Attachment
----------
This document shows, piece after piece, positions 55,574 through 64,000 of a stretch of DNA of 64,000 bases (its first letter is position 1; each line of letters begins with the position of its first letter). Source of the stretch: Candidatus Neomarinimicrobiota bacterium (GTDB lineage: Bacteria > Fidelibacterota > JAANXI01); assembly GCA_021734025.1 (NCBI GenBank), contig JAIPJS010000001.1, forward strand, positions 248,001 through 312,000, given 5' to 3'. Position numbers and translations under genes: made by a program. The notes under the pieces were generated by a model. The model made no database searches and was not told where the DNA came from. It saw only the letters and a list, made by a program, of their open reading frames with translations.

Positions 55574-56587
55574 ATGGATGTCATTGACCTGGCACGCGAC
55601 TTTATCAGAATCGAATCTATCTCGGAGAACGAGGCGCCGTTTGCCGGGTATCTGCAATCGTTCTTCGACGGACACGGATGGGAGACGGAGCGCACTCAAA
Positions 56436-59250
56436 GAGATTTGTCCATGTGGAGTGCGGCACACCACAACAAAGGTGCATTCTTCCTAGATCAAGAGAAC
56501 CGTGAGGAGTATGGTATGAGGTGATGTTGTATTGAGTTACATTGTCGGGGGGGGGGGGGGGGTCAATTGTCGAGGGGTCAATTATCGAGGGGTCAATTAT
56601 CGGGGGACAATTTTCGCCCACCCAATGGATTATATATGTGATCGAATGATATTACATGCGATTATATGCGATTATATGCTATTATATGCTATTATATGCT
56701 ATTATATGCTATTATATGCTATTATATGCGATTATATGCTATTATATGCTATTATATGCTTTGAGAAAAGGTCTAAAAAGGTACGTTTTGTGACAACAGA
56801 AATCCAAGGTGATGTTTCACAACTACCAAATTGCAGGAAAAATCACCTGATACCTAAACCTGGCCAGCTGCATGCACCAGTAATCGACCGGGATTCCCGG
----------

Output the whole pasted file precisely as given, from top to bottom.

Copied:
This document shows, piece after piece, positions 55,574 through 64,000 of a stretch of DNA of 64,000 bases (its first letter is position 1; each line of letters begins with the position of its first letter). Source of the stretch: Candidatus Neomarinimicrobiota bacterium (GTDB lineage: Bacteria > Fidelibacterota > JAANXI01); assembly GCA_021734025.1 (NCBI GenBank), contig JAIPJS010000001.1, forward strand, positions 248,001 through 312,000, given 5' to 3'. Position numbers and translations under genes: made by a program. The notes under the pieces were generated by a model. The model made no database searches and was not told where the DNA came from. It saw only the letters and a list, made by a program, of their open reading frames with translations.

Positions 55574-56587
55574 ATGGATGTCATTGACCTGGCACGCGAC
55601 TTTATCAGAATCGAATCTATCTCGGAGAACGAGGCGCCGTTTGCCGGGTATCTGCAATCGTTCTTCGACGGACACGGATGGGAGACGGAGCGCACTCAAA
Positions 56436-59250
56436 GAGATTTGTCCATGTGGAGTGCGGCACACCACAACAAAGGTGCATTCTTCCTAGATCAAGAGAAC
56501 CGTGAGGAGTATGGTATGAGGTGATGTTGTATTGAGTTACATTGTCGGGGGGGGGGGGGGGGTCAATTGTCGAGGGGTCAATTATCGAGGGGTCAATTAT
56601 CGGGGGACAATTTTCGCCCACCCAATGGATTATATATGTGATCGAATGATATTACATGCGATTATATGCGATTATATGCTATTATATGCTATTATATGCT
56701 ATTATATGCTATTATATGCTATTATATGCGATTATATGCTATTATATGCTATTATATGCTTTGAGAAAAGGTCTAAAAAGGTACGTTTTGTGACAACAGA
56801 AATCCAAGGTGATGTTTCACAACTACCAAATTGCAGGAAAAATCACCTGATACCTAAACCTGGCCAGCTGCATGCACCAGTAATCGACCGGGATTCCCGG